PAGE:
R.I. communities sue opioid manufacturers, distributors as public nuisances

MULTIPLE RHODE ISLAND communities are suing opioid manufacturers and distributors as public nuisances. / BLOOMBERG FILE PHOTO/KIYOSHI OTA
MULTIPLE RHODE ISLAND communities are suing opioid manufacturers and distributors as public nuisances. / BLOOMBERG FILE PHOTO/KIYOSHI OTA

PROVIDENCE — Fourteen Rhode Island communities led by Lt. Gov. Dan McKee are filing a public nuisance lawsuit against five of the largest pharmaceutical drug manufacturers and the three largest wholesale drug distributors, companies that McKee and community leaders say made the opioid epidemic possible.

The wholesale drug distributors listed as defendants in the lawsuit include: McKesson, Cardinal Health and AmerisourceBergen Drug Corporation.

The manufacturers listed as defendants in the lawsuit include: Perdue Pharma LP; Endo Health Solutions Inc., Teva Pharmaceutical Industries Ltd. and its subsidiary, Cephalon; as well as Allergan, Activis and Watson Pharmaceuticals; Johnson & Johnson and its subsidiary Janssen Pharmaceuticals.

Lt. Governor Dan McKee announced the lawsuit in cooperation with the communities of Barrington, Bristol, Burrillville, Central Falls, Coventry, Cumberland, East Providence, Johnston, North Providence, Pawtucket, Richmond, Warwick, West Greenwich and West Warwick.

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Municipal leaders have hired law firms experienced in holding the powerful pharmaceutical industry accountable, to pursue the lawsuit, McKee said.

Those firms include: the local law firm of Hamel, Waxler, Allen & Collins; Levin, Papantonio, Thomas, Mitchell, Rafferty & Proctor; Baron & Budd; Greene Ketchum Bailey Farrell & Tweel; Hill, Peterson, Carper, Bee & Deitzler; and McHugh Fuller Law Group.

The lawsuit comes about a week after the state reported a nine percent drop in the number of overdose deaths in 2017 during the first eight months of the year. While the Ocean State was among few states that reported a drop in the number of overdose deaths this year, it also has the fifth highest overdose death rate in the nation, with 28.2 percent (the number of deaths per 100,000 total population), at 310 deaths.

The lawsuit alleges the companies failed in their duty to protect the public under the Controlled Substances Act of 1970. Under the act, a select few wholesalers gained the right to deliver opioids, according to McKee. In exchange, those companies agreed to halt suspicious orders and control against the diversion of the drugs to illegitimate uses.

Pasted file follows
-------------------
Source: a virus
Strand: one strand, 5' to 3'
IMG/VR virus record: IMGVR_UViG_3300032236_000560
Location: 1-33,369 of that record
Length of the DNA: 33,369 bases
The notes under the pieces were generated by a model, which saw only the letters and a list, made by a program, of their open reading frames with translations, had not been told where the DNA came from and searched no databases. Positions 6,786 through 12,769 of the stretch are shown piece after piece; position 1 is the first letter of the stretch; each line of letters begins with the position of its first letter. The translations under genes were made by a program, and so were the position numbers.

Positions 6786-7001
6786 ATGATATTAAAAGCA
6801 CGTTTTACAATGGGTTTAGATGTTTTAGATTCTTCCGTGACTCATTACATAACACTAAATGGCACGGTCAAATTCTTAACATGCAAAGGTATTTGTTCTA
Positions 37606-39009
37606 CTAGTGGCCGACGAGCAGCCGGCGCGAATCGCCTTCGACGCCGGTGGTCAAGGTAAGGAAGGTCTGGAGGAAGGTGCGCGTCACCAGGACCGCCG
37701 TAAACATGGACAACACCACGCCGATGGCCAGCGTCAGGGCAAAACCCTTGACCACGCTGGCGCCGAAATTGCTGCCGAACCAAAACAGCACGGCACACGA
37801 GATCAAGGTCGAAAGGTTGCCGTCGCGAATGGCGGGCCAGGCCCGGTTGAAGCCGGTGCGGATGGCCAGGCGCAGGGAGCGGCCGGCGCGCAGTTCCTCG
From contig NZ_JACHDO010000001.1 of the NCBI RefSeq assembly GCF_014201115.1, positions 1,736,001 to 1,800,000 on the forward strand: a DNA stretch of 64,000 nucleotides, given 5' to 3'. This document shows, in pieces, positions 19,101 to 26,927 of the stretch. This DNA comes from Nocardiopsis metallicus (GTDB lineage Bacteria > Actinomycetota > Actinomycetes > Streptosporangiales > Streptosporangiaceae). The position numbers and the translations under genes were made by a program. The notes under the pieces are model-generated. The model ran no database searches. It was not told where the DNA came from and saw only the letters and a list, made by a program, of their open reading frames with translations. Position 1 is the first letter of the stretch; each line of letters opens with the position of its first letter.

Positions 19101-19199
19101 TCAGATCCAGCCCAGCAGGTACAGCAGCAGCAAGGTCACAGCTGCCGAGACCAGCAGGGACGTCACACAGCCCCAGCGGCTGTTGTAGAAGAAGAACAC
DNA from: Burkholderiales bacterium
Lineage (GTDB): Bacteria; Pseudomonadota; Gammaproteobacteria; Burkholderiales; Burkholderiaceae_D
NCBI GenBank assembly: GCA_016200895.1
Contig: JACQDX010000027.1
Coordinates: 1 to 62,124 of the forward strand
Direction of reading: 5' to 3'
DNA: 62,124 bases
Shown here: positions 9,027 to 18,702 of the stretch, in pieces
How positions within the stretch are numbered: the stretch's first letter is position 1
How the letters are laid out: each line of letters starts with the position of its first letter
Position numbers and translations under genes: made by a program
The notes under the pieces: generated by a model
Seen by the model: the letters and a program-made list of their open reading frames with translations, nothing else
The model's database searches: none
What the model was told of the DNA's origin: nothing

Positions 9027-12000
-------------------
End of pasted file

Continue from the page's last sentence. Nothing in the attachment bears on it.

“But in recent years they failed to do that, and today communities across Rhode Island are paying the price,” McKee said.

“In the last three years alone, 80 residents in my community lost their lives to overdoses. That’s 80 of our friends, neighbors and co-workers. It’s heartbreaking and it’s unacceptable,” said Warwick Mayor Scott Avedisian in support of the lawsuit. “As Mayor, it’s my job to fight for the safety of every citizen.”

“As municipal leaders, our job is to look out for the safety and wellbeing of the people who call our communities home,” said North Providence Mayor Charles Lombardi. “While we bear the burden of this epidemic, multi-billion dollar companies are turning a profit and ignoring the crisis they caused. On behalf of all North Providence residents, I will do everything I can to hold these companies accountable.”

“As lieutenant governor and a former municipal leader, I am determined to do everything in my power to stop this epidemic from further destroying the lives of the people of Rhode Island. Ending this crisis is going to take a major collective effort that involves municipal, state and federal leaders, lawmakers, doctors, law enforcement and health officials coming together to find workable solutions,”  McKee said. “But until we address the source of this epidemic and force drug makers and distributors to follow the law, our cities and towns will continue to face an uphill battle.”

Rob Borkowski is a PBN staff writer. Email him at Borkowski@PBN.com. 

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